On Velocity's Female Protagonist

On Velocity's Female Protagonist

FuturLab's James Marsden eloquently explains why a female lead is not "bad design."

There's been a lot of discussion over gender representation in games recently, with particular concerns being raised over popular games such as Grand Theft Auto V, which disproportionately favor the male gender.

Very often, there's a degree of artistic or narrative justification for focusing on male characters -- Rockstar intended GTA V to be an exploration of masculinity, for example -- but even with this justification, it's hopefully easy for those of you reading this to understand how some female players may find themselves feeling alienated or excluded from what can, at times, appear to be something of a "boys' club."

Interestingly, there's an assumption among some larger publishers that female lead characters are simply less "worthy" than male characters from a commercial perspective. You may recall a while back a story from The Penny Arcade Report that explained, with data from EEDAR, that games with female protagonists did not sell as well as those with male characters -- but that this was more a result of the fact that they tended to receive considerably less in the way of marketing spend than their male-dominated counterparts. Specifically, games where a female lead was optional tended to receive approximately half the marketing budget, and those where a female protagonist was the only option received only 40 per cent or less than their male-led equivalents. Not only that, but out of the 669 games EEDAR analyzed, only 24 had exclusively female protagonists, while less than half (under 300) had the option to play as a female character. Action games had the most games with exclusively female representation; role-playing games had the fewest.

This doesn't mean there are no developers out there making games with exclusively female protagonists, of course, with many of them occupying the indie space and therefore not having a publishing overlord effectively telling them that "women don't sell," so to speak. One such developer is FuturLab, creator of the upcoming Velocity 2X.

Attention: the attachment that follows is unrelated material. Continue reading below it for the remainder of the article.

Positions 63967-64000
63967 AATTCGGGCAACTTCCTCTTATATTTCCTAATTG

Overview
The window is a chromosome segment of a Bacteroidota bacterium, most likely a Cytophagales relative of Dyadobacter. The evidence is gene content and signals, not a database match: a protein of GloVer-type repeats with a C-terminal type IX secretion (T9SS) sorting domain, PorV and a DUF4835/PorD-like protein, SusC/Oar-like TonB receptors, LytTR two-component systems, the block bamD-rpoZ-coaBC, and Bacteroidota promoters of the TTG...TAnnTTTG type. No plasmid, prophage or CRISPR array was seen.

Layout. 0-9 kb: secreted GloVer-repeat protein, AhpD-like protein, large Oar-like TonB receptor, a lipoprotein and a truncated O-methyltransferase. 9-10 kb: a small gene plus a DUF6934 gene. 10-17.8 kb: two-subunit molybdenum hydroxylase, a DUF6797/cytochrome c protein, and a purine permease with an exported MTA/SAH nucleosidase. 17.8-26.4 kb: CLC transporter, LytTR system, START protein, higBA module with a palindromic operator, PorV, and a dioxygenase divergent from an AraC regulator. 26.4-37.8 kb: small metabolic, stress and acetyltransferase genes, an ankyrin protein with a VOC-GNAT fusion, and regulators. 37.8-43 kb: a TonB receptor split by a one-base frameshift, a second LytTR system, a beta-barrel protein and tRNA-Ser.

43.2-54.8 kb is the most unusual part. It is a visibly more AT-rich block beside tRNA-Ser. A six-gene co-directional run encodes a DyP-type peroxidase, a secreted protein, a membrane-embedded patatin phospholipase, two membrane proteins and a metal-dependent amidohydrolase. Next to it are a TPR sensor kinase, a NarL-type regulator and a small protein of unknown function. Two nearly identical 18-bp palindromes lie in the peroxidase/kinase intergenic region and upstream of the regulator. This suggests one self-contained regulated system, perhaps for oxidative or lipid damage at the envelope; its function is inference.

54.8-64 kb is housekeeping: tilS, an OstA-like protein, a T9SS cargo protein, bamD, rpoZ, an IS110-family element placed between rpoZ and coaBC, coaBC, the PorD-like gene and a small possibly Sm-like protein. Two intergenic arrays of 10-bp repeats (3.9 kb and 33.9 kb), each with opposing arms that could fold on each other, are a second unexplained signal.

Lt. Kai Tana, Velocity's protagonist.

FuturLab's stand at the recent Eurogamer Expo was dominated by artwork of the game's protagonist Kai Tana -- she appeared both on the wall art for the booth and as two free-standing cutouts either side of the area where people could actually play the game. She cuts a distinctive figure, thanks in part to the game's eye-catching Flashback-style artwork, but also for the fact that she has very little skin on display. She's a lot more visible in Velocity 2X than its predecessor Velocity Ultra, in our review for which we noted that she was snuck in subtly without a lot of players even noticing. You can't miss her in 2X, however, due to the all-new addition of side-scrolling platform segments as well as top-down space shooter-puzzle action -- FuturLab's managing director James Marsden also noted to me at EGX that the intention was to place a stronger focus on the story and the development of Kai as a character in the new game.

Response to Velocity 2X was overwhelmingly positive at EGX, with many attendees -- including myself -- noting it was one of their favorite games on display. Marsden was, however, dismayed to discover a comment on the above YouTube video that said a user was "excited about [Velocity 2X] 'till [he] realized it doesn't have a male lead character." The user went on to say that they found the game's use of a female protagonist to be a "huge turn off and dealbreaker" and said "an otherwise solid game suffers for bad design like this."

In a post that has since become one of the most-read entries on FuturLab's blog, Marsden explained not only why the team chose to create an original female protagonist, but also why there would never be any official artwork of Kai in bathing suits or otherwise revealing clothes.

Marsden explains candidly that the character of Kai Tana is inspired by a combination of important women in his life: his mother, who raised a 15-year old Marsden single-handedly after his father died at the age of 63; independent, strong characters in movies such as Ripley and Sarah Connor; his girlfriend, whose physical appearance would go on to provide the direct visual inspiration for Kai's design; and his niece, whom the character was named after, and who, in Marsden's words, "had the guts to make incredibly frightening life choices for the better."

"For me, women have always been inspiring, strong, powerful and magnificent, so I find it morbidly fascinating to hear people like the YouTube commenter believing that choosing a female lead is bad design," writes Marsden. "Claiming bad design is an objective statement, not an expression of personal preference. That kind of thinking is so out of date it's almost laughable, but it's tragic because it highlights a severe lack of empathy, and it's lack of empathy that is at the heart of all humanity's problems."

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